Local Government Legal

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May 2012 – Local Government Act Orders Revisited

The Court of Appeal in the case of Bobolas v Waverley Council [2012] NSWCA 126 has considered the validity of an order issued by the Council under s124 (cl 22A) of the Local Government Act 1993 (LG Act). Section 124(22A) enables a council to order that the owner or occupier of a premises “remove or dispose of waste that is on any residential premises… ”.

McColl JA, MacFarlan JA and Tobias AJA agreeing, noted that s124 spoke in present terms however, the Order was expressed in terms of futurity, including the phrases “Terms of the proposed order”, “the order will be given…” and “… the order will require that you comply…”

The Court of Appeal found that the Order was void as the terms of the Order did not convey any requirement for immediate implementation or compliance such that the recipient could not be certain as to whether it required present compliance or, rather, whether it was some sort of warning notice in anticipation of an order requiring removal of rubbish being issued at a later date. The Court held that “the order had to convey clearly to the recipient that that person was being ordered at that time to do or refrain from undertaking the identified action by reason of the receipt of the order”.

They added, “We note that a 22A Order is exempt from the usual requirement to provide a notice of intention to serve an order however in this instance, it appears as though the terms of a ‘Notice of Proposed Order‘ had been utilised in the Order.”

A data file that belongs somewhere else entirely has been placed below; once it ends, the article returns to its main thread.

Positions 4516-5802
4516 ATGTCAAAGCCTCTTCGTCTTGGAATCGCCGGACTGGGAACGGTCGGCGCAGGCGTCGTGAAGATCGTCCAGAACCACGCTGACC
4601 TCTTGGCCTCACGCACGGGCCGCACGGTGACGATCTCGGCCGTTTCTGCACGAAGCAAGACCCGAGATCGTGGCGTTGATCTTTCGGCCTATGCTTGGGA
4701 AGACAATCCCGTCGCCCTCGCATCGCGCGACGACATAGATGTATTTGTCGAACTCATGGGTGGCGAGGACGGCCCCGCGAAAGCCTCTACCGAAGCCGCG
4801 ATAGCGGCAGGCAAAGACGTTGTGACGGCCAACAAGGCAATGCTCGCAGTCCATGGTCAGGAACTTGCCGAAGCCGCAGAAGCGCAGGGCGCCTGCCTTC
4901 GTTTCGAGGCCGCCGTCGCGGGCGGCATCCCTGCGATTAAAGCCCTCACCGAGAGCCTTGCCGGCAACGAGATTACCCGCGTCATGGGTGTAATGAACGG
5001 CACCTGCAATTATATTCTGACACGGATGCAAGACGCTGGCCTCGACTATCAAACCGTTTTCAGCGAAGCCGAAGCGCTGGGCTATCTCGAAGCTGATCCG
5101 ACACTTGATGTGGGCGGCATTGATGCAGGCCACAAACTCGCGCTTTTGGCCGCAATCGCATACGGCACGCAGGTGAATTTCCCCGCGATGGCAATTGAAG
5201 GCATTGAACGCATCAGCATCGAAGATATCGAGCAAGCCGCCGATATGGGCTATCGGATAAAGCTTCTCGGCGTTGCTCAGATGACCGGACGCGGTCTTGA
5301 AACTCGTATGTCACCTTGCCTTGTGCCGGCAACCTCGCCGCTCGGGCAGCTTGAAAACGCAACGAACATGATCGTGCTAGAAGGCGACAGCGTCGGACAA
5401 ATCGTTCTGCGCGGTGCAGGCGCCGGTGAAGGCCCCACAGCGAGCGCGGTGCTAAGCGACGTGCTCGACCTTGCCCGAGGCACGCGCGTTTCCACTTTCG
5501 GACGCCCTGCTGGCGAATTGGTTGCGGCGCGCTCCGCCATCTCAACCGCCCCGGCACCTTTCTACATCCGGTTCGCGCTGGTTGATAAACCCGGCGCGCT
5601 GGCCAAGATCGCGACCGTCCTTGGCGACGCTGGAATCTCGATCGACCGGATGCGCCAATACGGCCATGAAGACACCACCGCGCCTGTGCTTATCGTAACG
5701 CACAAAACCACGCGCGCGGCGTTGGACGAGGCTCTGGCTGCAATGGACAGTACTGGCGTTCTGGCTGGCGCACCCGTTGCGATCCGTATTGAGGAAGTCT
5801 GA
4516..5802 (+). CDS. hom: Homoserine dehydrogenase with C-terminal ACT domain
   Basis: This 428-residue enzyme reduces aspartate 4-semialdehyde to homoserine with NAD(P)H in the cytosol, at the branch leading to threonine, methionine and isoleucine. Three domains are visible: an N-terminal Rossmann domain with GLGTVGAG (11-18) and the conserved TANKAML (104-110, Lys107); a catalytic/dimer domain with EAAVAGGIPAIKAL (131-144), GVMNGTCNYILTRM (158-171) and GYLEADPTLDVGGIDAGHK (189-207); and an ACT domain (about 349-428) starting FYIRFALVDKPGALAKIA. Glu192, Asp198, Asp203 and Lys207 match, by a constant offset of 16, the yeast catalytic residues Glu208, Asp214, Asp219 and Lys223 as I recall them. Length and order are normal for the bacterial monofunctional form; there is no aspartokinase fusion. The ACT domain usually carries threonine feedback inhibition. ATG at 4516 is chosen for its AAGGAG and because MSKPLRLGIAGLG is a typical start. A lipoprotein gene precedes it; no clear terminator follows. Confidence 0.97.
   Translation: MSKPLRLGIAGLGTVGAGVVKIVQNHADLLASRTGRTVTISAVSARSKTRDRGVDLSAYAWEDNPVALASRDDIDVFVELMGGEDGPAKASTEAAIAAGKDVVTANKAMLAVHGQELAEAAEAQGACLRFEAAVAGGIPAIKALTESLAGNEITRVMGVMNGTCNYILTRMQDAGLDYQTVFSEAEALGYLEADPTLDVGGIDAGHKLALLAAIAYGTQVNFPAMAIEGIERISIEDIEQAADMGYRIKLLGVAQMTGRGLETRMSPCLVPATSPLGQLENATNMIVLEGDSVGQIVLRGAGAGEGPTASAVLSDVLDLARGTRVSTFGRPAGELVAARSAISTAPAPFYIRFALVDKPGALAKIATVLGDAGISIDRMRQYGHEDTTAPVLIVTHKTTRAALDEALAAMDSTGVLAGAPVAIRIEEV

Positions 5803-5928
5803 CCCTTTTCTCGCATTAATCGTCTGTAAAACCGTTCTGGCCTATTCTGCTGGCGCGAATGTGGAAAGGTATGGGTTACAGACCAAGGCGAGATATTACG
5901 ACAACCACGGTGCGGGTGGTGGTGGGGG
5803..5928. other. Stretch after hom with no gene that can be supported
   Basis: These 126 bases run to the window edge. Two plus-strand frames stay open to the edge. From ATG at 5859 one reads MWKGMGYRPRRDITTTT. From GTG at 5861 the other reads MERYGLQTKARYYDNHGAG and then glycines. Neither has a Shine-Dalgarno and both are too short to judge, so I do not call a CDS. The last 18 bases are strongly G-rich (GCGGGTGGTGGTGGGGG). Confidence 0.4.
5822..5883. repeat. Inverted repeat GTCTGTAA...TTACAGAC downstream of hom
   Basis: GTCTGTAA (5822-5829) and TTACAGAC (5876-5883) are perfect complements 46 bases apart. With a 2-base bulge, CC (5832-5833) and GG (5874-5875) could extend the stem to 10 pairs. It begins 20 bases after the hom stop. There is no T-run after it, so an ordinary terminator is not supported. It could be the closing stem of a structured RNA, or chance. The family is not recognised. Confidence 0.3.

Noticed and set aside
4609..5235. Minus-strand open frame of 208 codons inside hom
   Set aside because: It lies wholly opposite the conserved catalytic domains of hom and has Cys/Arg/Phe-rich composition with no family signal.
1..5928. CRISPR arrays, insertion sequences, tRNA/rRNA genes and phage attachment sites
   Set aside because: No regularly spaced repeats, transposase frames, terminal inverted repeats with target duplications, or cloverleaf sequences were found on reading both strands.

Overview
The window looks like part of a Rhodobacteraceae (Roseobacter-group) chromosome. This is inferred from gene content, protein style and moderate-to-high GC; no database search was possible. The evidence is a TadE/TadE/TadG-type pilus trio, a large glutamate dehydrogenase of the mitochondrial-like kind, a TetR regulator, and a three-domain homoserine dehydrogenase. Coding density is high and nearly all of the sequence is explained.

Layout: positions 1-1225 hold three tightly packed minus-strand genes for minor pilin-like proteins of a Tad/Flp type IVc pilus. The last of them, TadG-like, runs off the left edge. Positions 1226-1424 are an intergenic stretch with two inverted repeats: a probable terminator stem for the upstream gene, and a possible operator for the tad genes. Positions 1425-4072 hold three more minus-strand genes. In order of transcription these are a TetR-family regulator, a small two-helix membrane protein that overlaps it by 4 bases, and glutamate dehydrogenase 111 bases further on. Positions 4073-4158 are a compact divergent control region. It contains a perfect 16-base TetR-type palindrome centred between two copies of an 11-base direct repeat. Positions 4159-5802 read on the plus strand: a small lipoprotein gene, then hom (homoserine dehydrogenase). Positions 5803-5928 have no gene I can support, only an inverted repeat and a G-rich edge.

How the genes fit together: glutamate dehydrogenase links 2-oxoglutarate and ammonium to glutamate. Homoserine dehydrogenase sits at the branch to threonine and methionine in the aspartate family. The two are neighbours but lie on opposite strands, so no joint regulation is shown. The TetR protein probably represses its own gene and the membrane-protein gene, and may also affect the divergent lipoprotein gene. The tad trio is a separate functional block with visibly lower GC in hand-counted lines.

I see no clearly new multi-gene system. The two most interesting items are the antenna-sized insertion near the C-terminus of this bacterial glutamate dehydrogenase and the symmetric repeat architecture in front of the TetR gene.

The case concerned an appeal from the Land & Environment Court (L&E Court) in which Pain J made Orders (under s 678(10) of the LG Act) allowing the Council to enforce the LG Act Order by entering premises to carry out the work required by the Order.

It is established law that while a Council is prevented from entering residential premises by s200 of the LG Act, there is no limit on the Court’s powers to make orders under s678(10) to enable a council to enter residential premises whether or not the owner or occupier of land consented[1]. The Court of Appeal did not re-open this line of authority but considered, by analogy, the law of search warrants, which the courts have noted must be construed and applied strictly, in the context that warrants involve the “balancing of a person’s private interest in the inviolability of his house, his ‘castle and fortress’, against the pubic interest …” Accordingly, “to insist on strict compliance with the statutory conditions governing the issue of search warrants is simply to give effect to the purpose of the legislation” and “the validity of [an order] is necessarily dependant upon the fulfilment of the conditions governing its issue”.

The Court of Appeal referred to several L&E Court cases which have found Orders purportedly issued under the LG Act and s121B of the EP&A Act to be invalid because the drafting of the terms of the order were uncertain. The Order that was the subject of the proceedings was also found to be drafted in uncertain terms and thus invalid. Accordingly, as the L&E Court had no power to order the Council entry onto the premises to carry out the work, Pain J’s orders were set aside.

This case reinforces the need for careful drafting of the terms of Notices and Orders by council officers. Local councils have powers under several pieces of legislation to issue Notices and Orders and while the specific provisions vary, the need for certainty in drafting Notice / Order is imperative.

Note:  This information is not to be relied upon as legal advice

[1] Manly Council v Moffit (2006) 146 LGERA 215, Waverley Council v Bobolas [2006] NSWLEC 828 and Council of the City of Sydney v Estate of Sulligoi care of The Public Trustee [2007] NSWLEC 778.

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